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Attorney General

Volume 738: debated on Thursday 19 October 2023

The Attorney General was asked—

1. What recent assessment she has made of the adequacy of the Crown Prosecution Service’s written responses to complaints. (906610)

Although progress has been made, the CPS acknowledges that there is more to do to ensure that every complaint gets a high-quality response in a timely manner. I will be discussing this very issue with the Director of Public Prosecutions at our next meeting.

I am sure the Solicitor General will be aware that the CPS Inspectorate recently conducted an investigation into the response to complaints from victims of crime. It found that almost half were below standard and only a third were “adequate”. Do victims of crime not deserve better?

I am grateful to the hon. Lady for her serious and important question. It is of the utmost importance that victims are well supported by all parts of the justice system. Improvements need to be made. It might be worth pointing out that in the Inspectorate’s report, the complainants were looked at, from victims, defendants, witnesses, the police and others. There is clearly some way to go, but the CPS has accepted each and every one of the recommendations.

Russia: International Accountability

2. What recent steps she has taken to establish international accountability for Russia’s actions against Ukraine; and if she will make a statement. (906611)

8. What recent steps she has taken to establish international accountability for Russia’s actions against Ukraine. (906619)

We are supporting my counterpart in Ukraine, Andriy Kostin, and Ukraine’s judiciary with an ongoing package of practical assistance. They have opened over 100,000 files into alleged Russian war crimes. There is a growing body of evidence that serious crimes have been committed. Together, we will ensure that allegations of war crimes are investigated robustly and independently.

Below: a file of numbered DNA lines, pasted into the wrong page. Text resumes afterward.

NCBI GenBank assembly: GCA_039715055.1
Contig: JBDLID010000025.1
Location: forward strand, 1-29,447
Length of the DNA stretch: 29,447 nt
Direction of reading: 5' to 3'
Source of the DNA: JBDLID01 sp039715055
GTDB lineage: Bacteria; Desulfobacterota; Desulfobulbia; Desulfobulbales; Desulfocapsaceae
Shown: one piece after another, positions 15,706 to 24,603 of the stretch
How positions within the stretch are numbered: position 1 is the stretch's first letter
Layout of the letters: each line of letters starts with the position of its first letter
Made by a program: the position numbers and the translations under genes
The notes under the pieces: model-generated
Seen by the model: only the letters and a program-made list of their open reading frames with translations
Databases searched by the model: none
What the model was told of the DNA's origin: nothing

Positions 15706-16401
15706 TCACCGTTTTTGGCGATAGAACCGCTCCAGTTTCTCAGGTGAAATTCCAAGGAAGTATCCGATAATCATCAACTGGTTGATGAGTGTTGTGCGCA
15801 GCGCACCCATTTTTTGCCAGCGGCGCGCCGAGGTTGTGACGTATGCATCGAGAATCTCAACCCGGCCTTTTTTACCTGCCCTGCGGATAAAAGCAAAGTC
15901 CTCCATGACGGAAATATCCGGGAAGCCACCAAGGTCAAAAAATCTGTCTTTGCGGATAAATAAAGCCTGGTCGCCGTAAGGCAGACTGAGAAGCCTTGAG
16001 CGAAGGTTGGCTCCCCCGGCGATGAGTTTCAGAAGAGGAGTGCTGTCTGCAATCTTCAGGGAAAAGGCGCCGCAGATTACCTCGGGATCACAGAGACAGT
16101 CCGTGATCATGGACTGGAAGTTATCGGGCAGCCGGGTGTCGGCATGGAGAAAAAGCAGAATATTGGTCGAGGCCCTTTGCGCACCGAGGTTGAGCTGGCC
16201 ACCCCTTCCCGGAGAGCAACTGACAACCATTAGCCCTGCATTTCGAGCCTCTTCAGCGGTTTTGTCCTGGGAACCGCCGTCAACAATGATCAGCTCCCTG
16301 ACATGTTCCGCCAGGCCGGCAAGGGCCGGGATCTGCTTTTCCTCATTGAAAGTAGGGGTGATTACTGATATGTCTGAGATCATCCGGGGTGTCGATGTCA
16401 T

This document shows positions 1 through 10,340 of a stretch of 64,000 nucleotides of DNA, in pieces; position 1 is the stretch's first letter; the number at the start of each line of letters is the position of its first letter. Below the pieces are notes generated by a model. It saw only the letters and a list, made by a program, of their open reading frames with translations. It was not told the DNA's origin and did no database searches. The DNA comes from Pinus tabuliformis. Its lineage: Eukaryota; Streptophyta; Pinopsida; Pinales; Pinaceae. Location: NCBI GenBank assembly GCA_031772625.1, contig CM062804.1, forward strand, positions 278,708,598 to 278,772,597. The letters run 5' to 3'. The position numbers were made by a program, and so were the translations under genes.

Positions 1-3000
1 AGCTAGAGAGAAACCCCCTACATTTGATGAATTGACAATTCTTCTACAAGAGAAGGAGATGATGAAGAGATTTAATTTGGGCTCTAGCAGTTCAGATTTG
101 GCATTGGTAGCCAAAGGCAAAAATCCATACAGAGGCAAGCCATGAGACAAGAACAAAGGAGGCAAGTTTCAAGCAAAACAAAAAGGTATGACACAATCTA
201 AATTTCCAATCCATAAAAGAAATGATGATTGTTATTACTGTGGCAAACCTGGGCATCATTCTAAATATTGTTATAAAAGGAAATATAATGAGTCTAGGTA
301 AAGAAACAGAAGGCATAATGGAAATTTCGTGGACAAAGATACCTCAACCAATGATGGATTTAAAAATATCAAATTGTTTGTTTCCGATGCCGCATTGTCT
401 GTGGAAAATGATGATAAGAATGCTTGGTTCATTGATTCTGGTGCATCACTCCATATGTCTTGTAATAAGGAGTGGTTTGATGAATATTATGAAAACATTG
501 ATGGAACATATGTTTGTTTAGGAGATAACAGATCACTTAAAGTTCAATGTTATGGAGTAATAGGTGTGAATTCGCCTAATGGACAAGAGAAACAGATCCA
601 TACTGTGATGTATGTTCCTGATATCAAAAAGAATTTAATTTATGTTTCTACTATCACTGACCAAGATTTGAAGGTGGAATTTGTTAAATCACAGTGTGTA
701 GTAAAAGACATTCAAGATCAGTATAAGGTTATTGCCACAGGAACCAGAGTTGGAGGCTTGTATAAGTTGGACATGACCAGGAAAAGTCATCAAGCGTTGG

While the House is naturally focused on what has happened in the middle east and the Hamas attack against Israel, the war in Ukraine continues. What assessment has my right hon. Friend made of the abduction of young children from Ukraine to Russia?

Forced deportation of children is particularly abhorrent. In July, the Foreign Secretary announced 40 new sanctions against Russian officials who have been involved in the forced deportation of Ukrainian children and the spreading of hate-filled propaganda. We continue to work closely with the Ukrainians. I am seeing Andriy Kostin in person again next week, and we remain involved at all levels, from the International Criminal Court to local prosecutions.

In the context of Russia’s aggression against Ukraine, what steps is the Attorney General taking at international judicial level to ensure the rule of law is upheld?

At the end of last month, I was honoured to appear personally before the International Court of Justice in The Hague. I made the UK’s submissions in the case against Russia concerning the genocide convention. It was an important moment for the international rule of law. I fear this will be a long process, but we will pay our full part.

I thank the Attorney General for her response and understanding of our requests. Unfortunately, one thing that is not mentioned much about Ukraine is that when east Donbas was invaded and Crimea was taken over, many Baptist pastors went missing. They were abducted, kidnapped and killed, and nobody has been held accountable. Will the Attorney General intervene in that situation and help to give accountability to those families who have lost loved ones?

The hon. Gentleman always speaks so passionately, particularly on behalf of those involved in helping others with their religious beliefs, making sure that they are not persecuted around the world. I have heard what he has said.

The Attorney General has rightly said that international accountability for Russia’s actions in Ukraine is very important. She will also be aware that some deep concerns have been expressed that Russia may be exploiting the very volatile and fragile situation in Israel and Palestine, with its reportedly close links with Hamas and accusations of facilitating international terrorism. Does she share those concerns, and what efforts does she think the international community can take to counter that?

The UK has a strong track record of supporting international law, and we ask that our friends and partners do the same. It is clear to us that all parties should abide by international law. It was very much brought home to me in that room in The Hague that Russia and Ukraine have not been in many rooms together during the past 18 months, but a courtroom brought them to the same place, and that shows the power of international law.